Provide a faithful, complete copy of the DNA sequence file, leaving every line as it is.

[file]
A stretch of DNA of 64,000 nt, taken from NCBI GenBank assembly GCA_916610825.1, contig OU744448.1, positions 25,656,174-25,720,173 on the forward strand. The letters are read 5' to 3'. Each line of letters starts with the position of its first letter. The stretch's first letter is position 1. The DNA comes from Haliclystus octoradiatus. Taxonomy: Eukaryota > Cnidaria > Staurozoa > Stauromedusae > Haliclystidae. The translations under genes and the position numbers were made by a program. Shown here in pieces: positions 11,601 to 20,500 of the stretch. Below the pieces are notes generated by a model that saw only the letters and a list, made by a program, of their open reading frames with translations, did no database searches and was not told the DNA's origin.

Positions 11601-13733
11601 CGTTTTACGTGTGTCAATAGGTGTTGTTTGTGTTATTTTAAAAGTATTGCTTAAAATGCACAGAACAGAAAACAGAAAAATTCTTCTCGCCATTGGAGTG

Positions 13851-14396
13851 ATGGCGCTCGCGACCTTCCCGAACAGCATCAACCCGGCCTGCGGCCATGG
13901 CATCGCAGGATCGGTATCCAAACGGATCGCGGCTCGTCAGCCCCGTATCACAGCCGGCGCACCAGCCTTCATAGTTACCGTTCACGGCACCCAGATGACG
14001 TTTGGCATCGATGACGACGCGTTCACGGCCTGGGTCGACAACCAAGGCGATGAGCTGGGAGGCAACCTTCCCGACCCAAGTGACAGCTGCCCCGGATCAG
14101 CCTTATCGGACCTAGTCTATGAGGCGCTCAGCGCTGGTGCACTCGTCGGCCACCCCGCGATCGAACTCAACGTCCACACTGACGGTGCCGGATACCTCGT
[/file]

A stretch of DNA of 64,000 nt, taken from NCBI GenBank assembly GCA_916610825.1, contig OU744448.1, positions 25,656,174-25,720,173 on the forward strand. The letters are read 5' to 3'. Each line of letters starts with the position of its first letter. The stretch's first letter is position 1. The DNA comes from Haliclystus octoradiatus. Taxonomy: Eukaryota > Cnidaria > Staurozoa > Stauromedusae > Haliclystidae. The translations under genes and the position numbers were made by a program. Shown here in pieces: positions 11,601 to 20,500 of the stretch. Below the pieces are notes generated by a model that saw only the letters and a list, made by a program, of their open reading frames with translations, did no database searches and was not told the DNA's origin.

Positions 11601-13733
11601 CGTTTTACGTGTGTCAATAGGTGTTGTTTGTGTTATTTTAAAAGTATTGCTTAAAATGCACAGAACAGAAAACAGAAAAATTCTTCTCGCCATTGGAGTG

Positions 13851-14396
13851 ATGGCGCTCGCGACCTTCCCGAACAGCATCAACCCGGCCTGCGGCCATGG
13901 CATCGCAGGATCGGTATCCAAACGGATCGCGGCTCGTCAGCCCCGTATCACAGCCGGCGCACCAGCCTTCATAGTTACCGTTCACGGCACCCAGATGACG
14001 TTTGGCATCGATGACGACGCGTTCACGGCCTGGGTCGACAACCAAGGCGATGAGCTGGGAGGCAACCTTCCCGACCCAAGTGACAGCTGCCCCGGATCAG
14101 CCTTATCGGACCTAGTCTATGAGGCGCTCAGCGCTGGTGCACTCGTCGGCCACCCCGCGATCGAACTCAACGTCCACACTGACGGTGCCGGATACCTCGT